Running November 9-12, the four-day Exponential Medicine conference—Singularity University’s fifth annual program on the future of health and medicine—brings together a carefully curated group of talented faculty and participants to explore the world of exponential technology and reinvent health and medicine for the 21st century.
But what does that look like exactly?
Take Apple’s recently released Apple Watch. There’s little doubt that the device is squarely focusing on health. And it isn’t the first. The Apple Watch joins other smartwatches and fitness bands that use sensors to give users a real-time health dashboard. But this is only the beginning.
As the technology shrinks, health sensors may be embedded in clothing or discrete patches worn on the body. The data these devices collect may be integrated into a ‘check-engine light’ advanced warning system to help provide more continuous and proactive prevention and disease management.
Exponential Medicine participants will explore how maturing wearable and increasingly “inside-able” technologies can motivate patients to make better lifestyle choices for more powerful preventative care, help doctors spot anomalies for earlier diagnoses, and manage more feedback loop driven therapeutics.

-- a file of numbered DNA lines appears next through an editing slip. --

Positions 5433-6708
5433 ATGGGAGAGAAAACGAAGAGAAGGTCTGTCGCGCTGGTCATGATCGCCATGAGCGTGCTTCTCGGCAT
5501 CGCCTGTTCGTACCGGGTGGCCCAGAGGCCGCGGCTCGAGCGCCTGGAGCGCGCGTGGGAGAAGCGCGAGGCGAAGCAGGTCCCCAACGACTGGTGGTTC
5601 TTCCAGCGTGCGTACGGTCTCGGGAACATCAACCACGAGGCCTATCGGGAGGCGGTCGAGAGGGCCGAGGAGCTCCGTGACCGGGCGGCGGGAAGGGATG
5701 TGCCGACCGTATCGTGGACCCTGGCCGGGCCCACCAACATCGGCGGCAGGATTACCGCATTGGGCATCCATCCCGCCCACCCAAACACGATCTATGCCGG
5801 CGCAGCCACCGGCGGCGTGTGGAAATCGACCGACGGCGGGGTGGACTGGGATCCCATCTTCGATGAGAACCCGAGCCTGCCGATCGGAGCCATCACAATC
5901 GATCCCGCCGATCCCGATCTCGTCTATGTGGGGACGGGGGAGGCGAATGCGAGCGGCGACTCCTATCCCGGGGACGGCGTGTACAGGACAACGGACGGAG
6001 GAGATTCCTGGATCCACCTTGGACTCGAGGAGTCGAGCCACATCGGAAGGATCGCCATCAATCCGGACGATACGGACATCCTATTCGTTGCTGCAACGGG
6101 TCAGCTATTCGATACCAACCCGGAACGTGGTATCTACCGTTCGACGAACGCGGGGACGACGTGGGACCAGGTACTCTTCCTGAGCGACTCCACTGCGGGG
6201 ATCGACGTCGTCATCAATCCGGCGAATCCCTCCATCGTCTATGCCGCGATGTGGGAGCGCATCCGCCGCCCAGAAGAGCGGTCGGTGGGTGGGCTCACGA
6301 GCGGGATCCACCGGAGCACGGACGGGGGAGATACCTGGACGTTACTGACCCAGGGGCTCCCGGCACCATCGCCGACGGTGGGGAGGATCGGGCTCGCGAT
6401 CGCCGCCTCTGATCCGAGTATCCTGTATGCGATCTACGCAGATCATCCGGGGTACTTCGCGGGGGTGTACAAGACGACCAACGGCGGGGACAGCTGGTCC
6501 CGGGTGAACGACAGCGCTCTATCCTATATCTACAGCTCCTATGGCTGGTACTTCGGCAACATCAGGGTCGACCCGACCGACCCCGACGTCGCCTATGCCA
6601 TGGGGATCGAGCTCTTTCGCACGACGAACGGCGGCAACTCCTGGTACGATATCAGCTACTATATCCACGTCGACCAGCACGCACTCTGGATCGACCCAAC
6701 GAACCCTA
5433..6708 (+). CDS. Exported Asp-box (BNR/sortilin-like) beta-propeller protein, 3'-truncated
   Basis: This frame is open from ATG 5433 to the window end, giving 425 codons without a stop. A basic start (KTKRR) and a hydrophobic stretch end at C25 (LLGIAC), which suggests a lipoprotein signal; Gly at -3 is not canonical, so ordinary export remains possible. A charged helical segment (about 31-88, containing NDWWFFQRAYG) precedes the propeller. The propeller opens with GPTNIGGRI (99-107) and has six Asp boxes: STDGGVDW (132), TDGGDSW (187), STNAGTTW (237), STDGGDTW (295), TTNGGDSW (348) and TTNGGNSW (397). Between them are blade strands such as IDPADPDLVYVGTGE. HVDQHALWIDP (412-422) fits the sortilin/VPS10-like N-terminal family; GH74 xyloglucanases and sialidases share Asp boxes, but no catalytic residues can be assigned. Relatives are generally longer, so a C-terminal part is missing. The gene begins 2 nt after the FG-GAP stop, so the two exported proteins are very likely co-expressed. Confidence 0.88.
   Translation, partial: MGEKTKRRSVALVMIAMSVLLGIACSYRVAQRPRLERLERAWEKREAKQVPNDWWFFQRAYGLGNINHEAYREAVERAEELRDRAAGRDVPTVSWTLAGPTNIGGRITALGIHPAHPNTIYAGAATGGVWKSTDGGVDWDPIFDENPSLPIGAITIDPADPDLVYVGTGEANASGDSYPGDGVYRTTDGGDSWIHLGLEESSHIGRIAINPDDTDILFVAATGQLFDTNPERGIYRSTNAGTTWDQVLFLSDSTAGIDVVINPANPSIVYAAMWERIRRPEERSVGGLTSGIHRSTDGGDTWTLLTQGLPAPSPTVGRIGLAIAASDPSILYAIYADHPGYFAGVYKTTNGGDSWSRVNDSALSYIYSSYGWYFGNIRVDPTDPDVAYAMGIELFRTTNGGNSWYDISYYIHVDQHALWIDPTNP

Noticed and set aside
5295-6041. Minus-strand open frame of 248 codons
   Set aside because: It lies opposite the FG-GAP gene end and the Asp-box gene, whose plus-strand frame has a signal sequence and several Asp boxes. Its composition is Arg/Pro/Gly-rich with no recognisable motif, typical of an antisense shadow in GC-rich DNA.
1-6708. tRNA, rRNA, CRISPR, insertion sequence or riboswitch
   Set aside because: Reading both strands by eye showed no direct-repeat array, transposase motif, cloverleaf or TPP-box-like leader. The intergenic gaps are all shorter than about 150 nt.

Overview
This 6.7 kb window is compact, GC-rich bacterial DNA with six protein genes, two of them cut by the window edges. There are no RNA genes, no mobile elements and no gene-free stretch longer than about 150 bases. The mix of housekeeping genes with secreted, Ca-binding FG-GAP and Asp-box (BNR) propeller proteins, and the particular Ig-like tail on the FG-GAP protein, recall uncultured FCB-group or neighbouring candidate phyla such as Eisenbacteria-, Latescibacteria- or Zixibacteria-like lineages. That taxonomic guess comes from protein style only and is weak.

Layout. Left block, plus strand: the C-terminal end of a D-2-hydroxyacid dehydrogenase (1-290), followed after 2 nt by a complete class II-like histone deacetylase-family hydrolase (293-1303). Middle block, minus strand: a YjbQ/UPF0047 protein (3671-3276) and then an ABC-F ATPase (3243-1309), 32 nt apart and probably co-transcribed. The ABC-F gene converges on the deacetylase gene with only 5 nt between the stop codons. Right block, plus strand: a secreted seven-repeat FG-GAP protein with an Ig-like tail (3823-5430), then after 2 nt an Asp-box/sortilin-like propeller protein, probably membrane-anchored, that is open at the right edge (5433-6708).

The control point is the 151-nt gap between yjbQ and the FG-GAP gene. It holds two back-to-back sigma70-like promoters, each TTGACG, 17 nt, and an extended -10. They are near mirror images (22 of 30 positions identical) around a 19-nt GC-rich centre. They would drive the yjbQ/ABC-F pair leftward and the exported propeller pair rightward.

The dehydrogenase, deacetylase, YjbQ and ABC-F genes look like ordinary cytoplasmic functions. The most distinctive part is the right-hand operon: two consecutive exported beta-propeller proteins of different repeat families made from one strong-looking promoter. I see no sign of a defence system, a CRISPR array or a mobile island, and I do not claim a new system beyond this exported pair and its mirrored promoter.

Of course, the more data we have, the better our analytical tools need to be. To bring utility to the slew of body monitoring data, rapidly advancing artificial intelligence may have an answer. Learn how intelligent software can take the impending digital flood of health information and make it both intelligible and insightful—empowering patients and practitioners alike.
Find out how robotic surgeons are already being used to make major operations minimally invasive; enter a world where 3D-printed tissues and organs and stem cell therapies promise to better maintain or repair our bodies; see how detailed genetic and biological information can drive therapies personalized to individual patients.
Kevin Noble, senior director of commercial strategy at Exponential Medicine sponsor and biotechnology pioneer Genentech, says, “The Exponential Medicine conference provides both early exposure to the potentially disruptive technologies that will shape the future of medicine and patient care, and the forum for deep discussion with leading scientists, entrepreneurs, and business leaders.”